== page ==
Oversized Mailbox

Creating an Humongous Mailbox Prop for Charlie Brown

Black & Decker BDEJS4C Jig Saw, 4 Amp
DEWALT DCK240C2 20v Lithium Drill Driver/Impact Combo Kit (1.3Ah)


  • 1/2″ plywood
  • 1/4″ plywood
  • two 8′ 2″x4″s
  • 2-3 small hinges
  • 1/2″, 3/4″, & 2 1/2″ screws
  • a Drill
  • A jig saw
  • Wood Putty
  • White or black paint
  • Red paint

Step 1: Cutting out the Mailbox

For the front and back, I used scrap 1/2″ plywood that I had for the front and back of my mailbox.  I used a bucket to mark the rounded edge of the mailbox onto the two pieces of plywood which were already in a rectangular shape.  I used a jigsaw to cut along my mark.  For the front opening, I marked the opening of the mailbox on one of the now rounded pieces of plywood and jigsawed it out.  For the sides, I took a couple of pieces of 1/4″ plywood cut 18″ long.  The height was determined by where the curve in my front and back pieces began and I added 1/2″ to this measurement to account for my base.  For the top, I cut four 3″wide x 18″ long.  For the base, I cut a piece of 1/2″ 18″ long and the same width as my front and back piece.  I cut the flag out of 1/4″ plywood also.

Step 2: Assembling the Mailbox

Using 1/2″ screws, I attached the two sides to the base (do not set the sides on top of the base, but rather on either side of it).  Then I sat the back in place and using 1/2″ screws attached it through both the side pieces.  Then I turned it on it’s side and secured it from the bottom as well.  I used the same method for attaching the front.

After the front is attached, I screwed one side of the hinge onto the bottom of the door.  Then I sat the door in place in the opening and attached the bottom of the hinge to the bottom front of the mailbox.  It’s easier to do this before you put the top on because it allows you to hold onto the door better.  Also, I later realized that 1 hinge wasn’t sufficient for such a heavy door, so I added a couple more small hinges and a chain to keep the door from stressing the hinges when it’s opened up.  The door didn’t want to stay closed, so I added the latch.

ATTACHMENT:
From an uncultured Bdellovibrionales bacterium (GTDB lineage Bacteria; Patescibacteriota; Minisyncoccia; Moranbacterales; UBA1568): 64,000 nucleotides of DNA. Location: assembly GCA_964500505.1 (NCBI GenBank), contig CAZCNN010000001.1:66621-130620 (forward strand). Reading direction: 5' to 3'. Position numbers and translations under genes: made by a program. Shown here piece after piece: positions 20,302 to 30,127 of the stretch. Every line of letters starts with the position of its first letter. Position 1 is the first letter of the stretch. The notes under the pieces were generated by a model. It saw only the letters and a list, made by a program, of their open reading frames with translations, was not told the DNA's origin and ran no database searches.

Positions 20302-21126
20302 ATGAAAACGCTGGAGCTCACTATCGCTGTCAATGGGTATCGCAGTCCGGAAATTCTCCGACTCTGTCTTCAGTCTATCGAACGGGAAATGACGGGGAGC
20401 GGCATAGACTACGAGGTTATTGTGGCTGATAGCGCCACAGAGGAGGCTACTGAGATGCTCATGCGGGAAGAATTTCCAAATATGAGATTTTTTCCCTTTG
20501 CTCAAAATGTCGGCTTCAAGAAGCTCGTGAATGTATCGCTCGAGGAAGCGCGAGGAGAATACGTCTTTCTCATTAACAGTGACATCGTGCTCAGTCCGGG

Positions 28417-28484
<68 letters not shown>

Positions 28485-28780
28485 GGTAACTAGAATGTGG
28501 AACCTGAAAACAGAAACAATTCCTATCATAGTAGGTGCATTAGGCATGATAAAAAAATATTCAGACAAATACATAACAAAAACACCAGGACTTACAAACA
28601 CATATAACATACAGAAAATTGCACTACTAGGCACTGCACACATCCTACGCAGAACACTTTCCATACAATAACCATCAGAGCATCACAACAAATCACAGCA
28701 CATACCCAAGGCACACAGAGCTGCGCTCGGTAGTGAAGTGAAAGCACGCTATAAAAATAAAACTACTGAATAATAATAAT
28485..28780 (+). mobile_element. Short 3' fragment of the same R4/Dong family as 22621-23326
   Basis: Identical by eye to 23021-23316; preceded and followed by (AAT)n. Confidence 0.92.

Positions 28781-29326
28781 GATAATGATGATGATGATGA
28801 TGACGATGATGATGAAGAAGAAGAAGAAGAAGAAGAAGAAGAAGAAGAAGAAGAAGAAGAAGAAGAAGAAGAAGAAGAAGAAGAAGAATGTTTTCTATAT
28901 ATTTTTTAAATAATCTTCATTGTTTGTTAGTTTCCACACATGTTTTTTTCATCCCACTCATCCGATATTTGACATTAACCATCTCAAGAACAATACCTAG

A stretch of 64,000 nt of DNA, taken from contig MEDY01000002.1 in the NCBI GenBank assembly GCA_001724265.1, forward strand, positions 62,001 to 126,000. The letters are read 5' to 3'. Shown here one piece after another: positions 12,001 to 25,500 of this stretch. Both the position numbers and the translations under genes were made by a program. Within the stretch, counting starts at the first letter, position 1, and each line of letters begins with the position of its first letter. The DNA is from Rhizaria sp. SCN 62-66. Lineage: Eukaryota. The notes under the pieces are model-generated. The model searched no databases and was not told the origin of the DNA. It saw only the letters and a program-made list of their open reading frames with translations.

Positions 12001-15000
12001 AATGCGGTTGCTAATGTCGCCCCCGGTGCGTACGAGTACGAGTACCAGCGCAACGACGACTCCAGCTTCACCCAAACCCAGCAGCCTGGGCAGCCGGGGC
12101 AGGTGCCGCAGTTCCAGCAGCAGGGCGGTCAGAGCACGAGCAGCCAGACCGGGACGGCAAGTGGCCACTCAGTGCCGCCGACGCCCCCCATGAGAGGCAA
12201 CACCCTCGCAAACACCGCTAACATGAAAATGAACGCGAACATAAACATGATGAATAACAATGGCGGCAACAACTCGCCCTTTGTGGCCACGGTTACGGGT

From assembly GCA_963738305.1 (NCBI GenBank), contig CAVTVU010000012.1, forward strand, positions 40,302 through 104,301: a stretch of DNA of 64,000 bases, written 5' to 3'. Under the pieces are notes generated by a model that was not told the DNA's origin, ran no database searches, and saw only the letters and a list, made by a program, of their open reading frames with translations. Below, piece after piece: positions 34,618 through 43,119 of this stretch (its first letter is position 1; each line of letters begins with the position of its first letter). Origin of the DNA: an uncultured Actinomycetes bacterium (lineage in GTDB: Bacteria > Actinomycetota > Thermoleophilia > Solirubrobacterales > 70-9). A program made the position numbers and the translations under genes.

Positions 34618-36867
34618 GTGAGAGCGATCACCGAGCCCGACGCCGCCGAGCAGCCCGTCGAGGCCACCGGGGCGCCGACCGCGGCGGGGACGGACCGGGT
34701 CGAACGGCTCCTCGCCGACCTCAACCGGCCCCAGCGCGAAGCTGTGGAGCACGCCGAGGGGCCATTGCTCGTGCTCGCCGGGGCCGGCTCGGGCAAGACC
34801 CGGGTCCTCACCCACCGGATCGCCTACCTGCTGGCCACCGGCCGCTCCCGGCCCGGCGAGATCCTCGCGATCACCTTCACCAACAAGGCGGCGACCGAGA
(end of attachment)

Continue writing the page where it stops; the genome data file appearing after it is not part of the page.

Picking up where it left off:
For the top, I screwed the four 3″x18″ strips of 1/4″ plywood using 1/2″ screws. You may find that different dimensions work better for your top, so adjust as necessary based on your chosen dimensions.






Now, line up where you want to attach your flag and drill a hole through both the side wall and flag stem at the same time (You could do it separately if you want, but this saves time, which I never seem to have enough of).  Do not attach the flag yet.

Step 3: The Stand

Cut one of your 2″x4″s in half and screw the two halves together to make a 4″x4″ using 2 1/2″ screws.  Then cut the other 2″x4″ into four 2′ sections.  Place one of the 2′ pieces perpendicular at the base of your 4″x4″ and screw it into place using 2 1/2″ screws.  Do this to the remaining three sides.

Step 4: Finishing Touches

I found that there were some small gaps between the top slats, so I filled these with wood putty before painting.  Be sure to allow it dry before painting. When I first did this project, I wanted a white mailbox, so I put a solid coat of white on it.  Later, I needed a black mailbox, so now it’s black.   I went over the hinges with black so that they didn’t stand out.  Paint the flag red and allow to dry.  Flip it over and paint the other side and the edges.  Once the flag is dry, put a washer over the hole on the outside, sit the flag in place; add another washer and thread the bolt through the hole.  Add a washer to the inside and thread your nut on just enough that the flag will still raise and lower without falling on it’s own.  Finally, attach the mailbox to the stand from the inside using a couple of 3/4″ screws.  If you find that you can’t get your drill inside, you can attach it using a couple of L brackets from underneath. 









Creating the oversized mailbox took a couple of days, mainly because I had to wait on the paint to dry.  It’s not a hard project, although it does require a bit of experience with a jigsaw and drill.  Happy building, Charlie Brown!